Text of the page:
Acupuncture originated in China around 8,000 B.C. during the new Stone Age. Back then they did not use needles. They used a type of stone called "Bian" to puncture abscesses and lesions on the skin. This technique healed wounds by draining toxins from the body. As acupuncture developed over the centuries, so too did the acupuncture needle. It evolved from using stone needles to needles made from animal bones. During the Qin Dynasty metal was developed and metal needles replaced bone. There were copper needles, then silver and gold. Today we use sterile, one-time-use, stainless steel needles.
The earliest known textbook on acupuncture and Chinese medicine is called "Huang Di Nei Jing" which was written between 770 B.C. and 221 B.C. during the Spring/Autumn and Warring States eras. This book described in detail the theories of the acupuncture diagnostic system. These theories, which are still used today, include the Yin/Yang theory, Five Element theory, Organ (Zang/Fu) theory, Meridian theory, and Qi/Blood theory. Together they form the basis and foundation for Chinese medicine, which treats a person's health in a holistic way.
Meridian theory is the most important theory in acupuncture. Through centuries of observation, clinical practice and detailed documentation, Chinese doctors discovered sets of points on the body that, when needle properly, were able to resolve disease. By the 3rd century A.D., Chinese doctors had documented 365 acupuncture points located on 14 meridians, or pathways, on the body. From the 3rd to the 19th century, Chinese doctors documented a few hundred additional acupuncture points, called "extra" points, which are not on the main meridians. Acupuncture points, when needled, have powerful properties, including the ability to conduct sensations up and down the human body, influence organ function, and interact with other acupuncture points along the meridians.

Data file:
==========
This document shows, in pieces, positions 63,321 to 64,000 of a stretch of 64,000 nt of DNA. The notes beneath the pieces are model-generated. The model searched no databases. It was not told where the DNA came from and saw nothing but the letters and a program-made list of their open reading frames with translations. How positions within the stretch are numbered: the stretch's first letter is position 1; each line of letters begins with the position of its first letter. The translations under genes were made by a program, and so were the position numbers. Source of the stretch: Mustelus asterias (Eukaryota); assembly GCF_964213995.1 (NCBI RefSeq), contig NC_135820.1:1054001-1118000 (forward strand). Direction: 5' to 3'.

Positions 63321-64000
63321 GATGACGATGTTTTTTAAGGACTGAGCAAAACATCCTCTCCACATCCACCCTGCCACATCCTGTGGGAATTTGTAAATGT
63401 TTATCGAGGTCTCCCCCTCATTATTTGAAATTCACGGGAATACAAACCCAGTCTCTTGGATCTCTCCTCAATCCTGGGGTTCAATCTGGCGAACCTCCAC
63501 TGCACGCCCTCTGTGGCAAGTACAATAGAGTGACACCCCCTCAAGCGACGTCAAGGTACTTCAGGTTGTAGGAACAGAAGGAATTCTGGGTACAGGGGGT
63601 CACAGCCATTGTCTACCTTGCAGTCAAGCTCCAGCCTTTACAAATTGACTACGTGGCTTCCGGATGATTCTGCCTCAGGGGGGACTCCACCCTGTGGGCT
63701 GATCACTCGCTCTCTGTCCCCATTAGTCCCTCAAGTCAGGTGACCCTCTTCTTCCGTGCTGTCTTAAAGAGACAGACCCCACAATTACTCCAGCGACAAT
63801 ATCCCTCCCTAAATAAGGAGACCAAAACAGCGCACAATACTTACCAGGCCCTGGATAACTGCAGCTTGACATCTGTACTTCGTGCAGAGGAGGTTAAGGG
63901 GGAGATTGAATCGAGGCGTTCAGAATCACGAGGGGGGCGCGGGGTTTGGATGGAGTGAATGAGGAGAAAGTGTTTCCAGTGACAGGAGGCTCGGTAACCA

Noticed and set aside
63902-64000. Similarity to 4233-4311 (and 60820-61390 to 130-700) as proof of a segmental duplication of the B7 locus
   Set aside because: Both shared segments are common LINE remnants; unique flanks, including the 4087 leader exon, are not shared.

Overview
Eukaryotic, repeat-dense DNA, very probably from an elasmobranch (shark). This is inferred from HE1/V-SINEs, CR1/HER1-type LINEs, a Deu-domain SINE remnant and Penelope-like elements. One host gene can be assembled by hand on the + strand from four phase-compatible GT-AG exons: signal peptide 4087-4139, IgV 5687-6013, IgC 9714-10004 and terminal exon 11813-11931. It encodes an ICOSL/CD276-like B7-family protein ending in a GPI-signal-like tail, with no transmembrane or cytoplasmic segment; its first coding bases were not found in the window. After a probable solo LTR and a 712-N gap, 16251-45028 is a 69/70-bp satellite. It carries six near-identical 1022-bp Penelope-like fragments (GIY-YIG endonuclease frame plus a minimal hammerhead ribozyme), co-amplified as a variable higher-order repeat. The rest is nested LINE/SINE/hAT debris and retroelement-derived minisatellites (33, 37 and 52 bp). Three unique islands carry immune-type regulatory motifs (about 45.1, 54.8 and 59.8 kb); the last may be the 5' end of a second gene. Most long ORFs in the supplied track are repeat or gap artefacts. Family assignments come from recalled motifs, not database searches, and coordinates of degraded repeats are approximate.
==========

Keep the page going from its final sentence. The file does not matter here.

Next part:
As early as the 6th century, doctors from Japan and Korea came to China to learn acupuncture. Chinese doctors also traveled to Japan and Korea to teach acupuncture. Acupuncture spread to Europe in the 16th century, and became known to the U.S. in the 1970's. In 1971, the New York Times reporter James Reston went to China on business. During his visit, he was struck with an acute case of appendicitis. He went to a Chinese hospital to get treatment. The Chinese doctors successfully removed his appendix using acupuncture anesthesia and treated his post-surgery pain with acupuncture. He was very impressed with the acupuncture he received. When he came back to the U.S. he wrote an article about his experiences with acupuncture. That started the awareness of acupuncture in the U.S. You can read the article he wrote in 1971 on our website.